Allow yourself to transcend the naming of your symptoms

French political cartoon of French cardinal Je...

Mental illness, diseases of the mind, behavioral disorders or however our community allows it to be named, it is all inadequate.

Mental illness, is a stale description.  It has sat in the open community air, over the many years when our awareness grew too slowly, when stigma and ignorance gave it the old cold frost-bite.  It reminds of me of the, Confessions of Georgia (Anne) Nicolson series, by the most hilarious Louise Rennison, When Georgia Anne says, “Have you gone mental?!,” in one-thousand-and-one ways.  There is just so much sniffing and eye swirling around the term.  I do not mind Georgia Anne using it at all.  It is fresh in her mouth.  It is not, however, winter green in ours.

Dr. Thomas Insel, Director of the National Institute of Mental Health, states that these terms are “impediments to progress.”  He uses the term, brain disease, as a way to diminish barriers to scientific investigation, hopefully leading to earlier detection and treatment.

Others, however, challenge even this term, brain disease, stating that it is premature and narrow.  The illnesses that demonstrate emotional and behavioral pathology involve more than brain and mentum.  They include the magic, the internal/external stressors, the arguments and the weather.  They include the intersecting paradigms that make us who we are, often referred to as the biopsychosocial model.  These, “Others,” argue that it is presumptuous to name pathological symptoms of emotions and behaviors with, “brain disease,” until we know what the brian does in the first place.

Questions:  But what do you think?  Are the terms we use more impediments to progress than they are tools toward?  Do you have any recommendations?  How have these terms affected your life?  Please tell us your story.

Self-care tip:  Allow yourself to transcend the naming of your symptoms.  

13 thoughts on “Allow yourself to transcend the naming of your symptoms

  1. I don’t think it matters what terms the medical field uses … people will apply their own language, what they feel “fits.”
    blessings ~ maxi

  2. As a friend’s husband once said, “we are all broken cookies.” Or someone else close to me has mentioned on more than one occasion “we are all insane”. I like these terms. I am okay with these terms, in fact more than okay. It infers (to my brain) that we are all in the same boat. Are some of us a cookie broken in two or some of us the cookie dust at the bottom of the bag?! Who knows but at least we are all in the bag together. I find that comforting, also I can look at my fellow man (or woman) and know that they are “broken” today and so am I and we can trundle along together.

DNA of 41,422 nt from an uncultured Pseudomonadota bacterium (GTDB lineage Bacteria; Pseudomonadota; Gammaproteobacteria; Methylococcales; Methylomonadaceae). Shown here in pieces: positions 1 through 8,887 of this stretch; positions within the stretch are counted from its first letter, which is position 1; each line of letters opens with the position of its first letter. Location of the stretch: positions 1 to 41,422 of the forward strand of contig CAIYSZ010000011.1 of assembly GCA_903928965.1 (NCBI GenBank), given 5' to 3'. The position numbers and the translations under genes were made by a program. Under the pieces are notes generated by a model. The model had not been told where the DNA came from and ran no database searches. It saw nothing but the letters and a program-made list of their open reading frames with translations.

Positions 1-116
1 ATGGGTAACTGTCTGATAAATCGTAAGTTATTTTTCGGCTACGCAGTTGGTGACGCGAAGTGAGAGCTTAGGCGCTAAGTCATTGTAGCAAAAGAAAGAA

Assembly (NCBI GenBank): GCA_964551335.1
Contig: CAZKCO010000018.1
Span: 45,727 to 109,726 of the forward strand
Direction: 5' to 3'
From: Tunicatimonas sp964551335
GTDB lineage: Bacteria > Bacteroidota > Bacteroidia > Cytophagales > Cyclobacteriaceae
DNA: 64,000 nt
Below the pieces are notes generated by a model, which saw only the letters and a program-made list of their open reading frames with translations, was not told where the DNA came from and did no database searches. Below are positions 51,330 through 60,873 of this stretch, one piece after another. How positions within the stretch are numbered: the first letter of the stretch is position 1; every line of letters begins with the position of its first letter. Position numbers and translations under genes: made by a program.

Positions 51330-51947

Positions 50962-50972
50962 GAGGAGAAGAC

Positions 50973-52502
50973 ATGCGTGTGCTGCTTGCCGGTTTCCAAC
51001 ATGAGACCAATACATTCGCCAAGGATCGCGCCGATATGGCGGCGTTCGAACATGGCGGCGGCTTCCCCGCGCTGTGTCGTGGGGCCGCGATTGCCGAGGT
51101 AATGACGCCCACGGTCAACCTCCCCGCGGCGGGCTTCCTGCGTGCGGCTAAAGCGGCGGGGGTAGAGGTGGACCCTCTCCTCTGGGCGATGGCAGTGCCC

I feel deeply sad for those with deeper conditions that require boundaries for personal safety for themselves and their loved ones or people in the community that just “don’t get it”. As I mentioned in another posting our emotions our ego (I believe) are so wrapped up in protecting ourselves because we live so deeply in fear that when we see someone with deep mental illness, regardless of what causes it our very being can become so attacked (perception) that its very difficult to separate our selves from their selves. I know that might seem odd. But I needed to write that as I journey from separating my life today (stories) from my mothers deep mental illness, repeated suicide attempts, beatings, torture, violence, deep mental abuse etc.

    Do I always feel sad for her, nope not always, sometimes I feel down right violent towards her for what she did. I don’t have the compassion that I might someone else because its too close sometimes. Again, my paradigms are shifting and I am getting glimpses of what of how the mind might see things and make them real. It must sound odd but there are lots of shifts these days and my sense of compassion and understanding deepens. It just is. Full stop.

    So to answer your questions, does naming impede or progress. I think it does both. If we get stuck on a diagnosis and don’t move forward it impedes. If we get a diagnosis we can find some comfort in that, at least we know what it is now and how we can begin the journey of healing or at least creating coping skills.